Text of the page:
The following is a typical case illustrating the linkage between child abuse and animal abuse. One morning, an Atlanta contractor pulled up to a house where he was to perform some work. As he got out of his truck, he heard a dog screaming from the house next door, went over to investigate and saw through an open garage door a dog dragging his back legs and a woman standing beside him. The contractor intervened and took the dog to a veterinarian, whose suspicions about the incident were confirmed. The dog could not be saved and an autopsy revealed that the dog was paralyzed from having been beaten so badly. The incident was reported to the police. When the police went to the woman’s house to make an arrest for abusing the dog, they found a badly bruised boy. Both parents were arrested for child abuse.
Companion animals are increasingly viewed as family members with inherent worth. More than 70 per cent of US households with young children have companion animals. In one study, seven-to-ten-year-old children named on average two companion animals each when listing the ten most important individuals in their lives. When asked ‘Whom do you turn to when you are feeling sad, angry, happy or wanting to share a secret?, nearly half of the five-year-old children in another study mentioned their companion animals. Harm to companion animals can cause tremendous grief and anxiety in those who care for them. Unfortunately, their status as family member renders companion animals vulnerable to abuse, often as a means to exert control and intimidation over other humans. For example, an abusive father may hurt the family dog in order to scare his spouse or children into submission. Threats toward and actual abuse of animals in domestic violence situations occur for a variety of reasons, including:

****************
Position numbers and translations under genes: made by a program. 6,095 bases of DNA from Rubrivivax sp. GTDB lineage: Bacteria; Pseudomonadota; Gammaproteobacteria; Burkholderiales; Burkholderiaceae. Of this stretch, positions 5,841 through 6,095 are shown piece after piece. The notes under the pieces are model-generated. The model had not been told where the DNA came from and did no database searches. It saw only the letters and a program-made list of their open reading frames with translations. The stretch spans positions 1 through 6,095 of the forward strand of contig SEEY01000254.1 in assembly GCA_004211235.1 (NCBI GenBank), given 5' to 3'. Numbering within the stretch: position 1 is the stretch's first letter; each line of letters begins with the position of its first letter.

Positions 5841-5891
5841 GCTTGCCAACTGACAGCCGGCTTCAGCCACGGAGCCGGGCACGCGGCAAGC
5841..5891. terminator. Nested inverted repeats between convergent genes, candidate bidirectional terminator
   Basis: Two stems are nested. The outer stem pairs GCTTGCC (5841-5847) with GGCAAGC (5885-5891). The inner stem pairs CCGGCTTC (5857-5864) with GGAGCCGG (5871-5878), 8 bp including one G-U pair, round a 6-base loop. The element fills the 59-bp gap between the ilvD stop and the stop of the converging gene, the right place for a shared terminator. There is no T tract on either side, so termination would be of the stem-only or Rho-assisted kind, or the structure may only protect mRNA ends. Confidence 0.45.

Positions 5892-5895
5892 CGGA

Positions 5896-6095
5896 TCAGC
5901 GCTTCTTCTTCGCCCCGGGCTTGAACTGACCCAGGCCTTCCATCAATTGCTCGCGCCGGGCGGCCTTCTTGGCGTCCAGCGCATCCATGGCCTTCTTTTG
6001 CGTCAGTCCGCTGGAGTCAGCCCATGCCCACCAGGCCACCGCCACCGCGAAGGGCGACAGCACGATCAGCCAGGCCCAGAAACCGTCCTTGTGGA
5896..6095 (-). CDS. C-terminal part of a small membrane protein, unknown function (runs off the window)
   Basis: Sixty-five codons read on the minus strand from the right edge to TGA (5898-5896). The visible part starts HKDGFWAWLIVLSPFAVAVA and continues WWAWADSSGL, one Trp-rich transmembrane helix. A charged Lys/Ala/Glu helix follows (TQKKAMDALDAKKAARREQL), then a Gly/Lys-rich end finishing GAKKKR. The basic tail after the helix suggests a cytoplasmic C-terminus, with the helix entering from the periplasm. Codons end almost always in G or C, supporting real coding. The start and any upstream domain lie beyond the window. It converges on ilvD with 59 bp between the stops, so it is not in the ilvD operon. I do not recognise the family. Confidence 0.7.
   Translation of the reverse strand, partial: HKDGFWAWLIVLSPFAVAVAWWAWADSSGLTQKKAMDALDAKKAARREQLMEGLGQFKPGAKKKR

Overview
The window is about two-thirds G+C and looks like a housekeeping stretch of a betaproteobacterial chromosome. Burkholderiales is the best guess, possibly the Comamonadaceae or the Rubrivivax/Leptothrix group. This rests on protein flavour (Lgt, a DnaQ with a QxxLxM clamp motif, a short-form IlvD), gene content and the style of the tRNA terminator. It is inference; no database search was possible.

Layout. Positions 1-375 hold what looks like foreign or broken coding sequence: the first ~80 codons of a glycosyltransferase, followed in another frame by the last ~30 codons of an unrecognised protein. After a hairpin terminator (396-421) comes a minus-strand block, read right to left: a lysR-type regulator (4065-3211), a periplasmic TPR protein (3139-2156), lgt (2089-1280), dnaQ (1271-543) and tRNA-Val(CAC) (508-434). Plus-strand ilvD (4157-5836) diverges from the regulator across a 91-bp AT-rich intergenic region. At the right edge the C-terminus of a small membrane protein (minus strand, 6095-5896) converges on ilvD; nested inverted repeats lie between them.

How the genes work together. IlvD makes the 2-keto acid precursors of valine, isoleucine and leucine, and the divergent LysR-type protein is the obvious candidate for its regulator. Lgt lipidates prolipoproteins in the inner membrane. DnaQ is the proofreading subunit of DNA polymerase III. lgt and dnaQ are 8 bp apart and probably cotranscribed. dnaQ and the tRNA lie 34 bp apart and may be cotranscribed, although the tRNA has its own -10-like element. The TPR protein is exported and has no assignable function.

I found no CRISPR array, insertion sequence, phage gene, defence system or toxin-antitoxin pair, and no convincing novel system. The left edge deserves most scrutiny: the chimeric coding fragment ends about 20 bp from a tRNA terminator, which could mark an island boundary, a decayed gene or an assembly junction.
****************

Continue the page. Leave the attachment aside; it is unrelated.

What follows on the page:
- to confirm power and control over the family;
- to perpetuate an environment of violence and fear;
- to coerce the victim or prevent him or her from leaving;
- to force the victim into silence;
- to punish the victim;
- to further degrade the victim by forcing his or her participation in animal cruelty acts.
In a survey of 107 battered women, 47 per cent of those with companion animals reported that their abusers threatened or harmed the animals. Additionally, more than half of these women said their companion animals were important sources of emotional support and 40 per cent had delayed seeking shelter out of concern for the animals’ welfare. Once in the shelters, many of the women continued to worry about the animals’ safety. That concern is not unfounded. Several cases reveal the horrific cruelty inflicted on animals by batterers: a pet cockatiel was beheaded because he was ‘singing too much,’ a cat was hung by a leash, another cat was put into a microwave and other animals have been kicked, stabbed, shot or thrown. In another study of battered women, 71 per cent of those with animal companions reported that their partners had been violent to the animals. The women reported that their partners abused animals for revenge or to psychologically control them. Quinlisk reported findings of a survey conducted as part of a domestic violence intervention program. Of the 58 female victims of domestic violence who had companion animals, 68 per cent reported violence directed toward their companion animals. In 88 per cent of cases, the violence was committed in their presence. In 76 per cent of these cases, their children also witnessed the animal cruelty. In other cases, women reported receiving threats either to kill or give away the animals.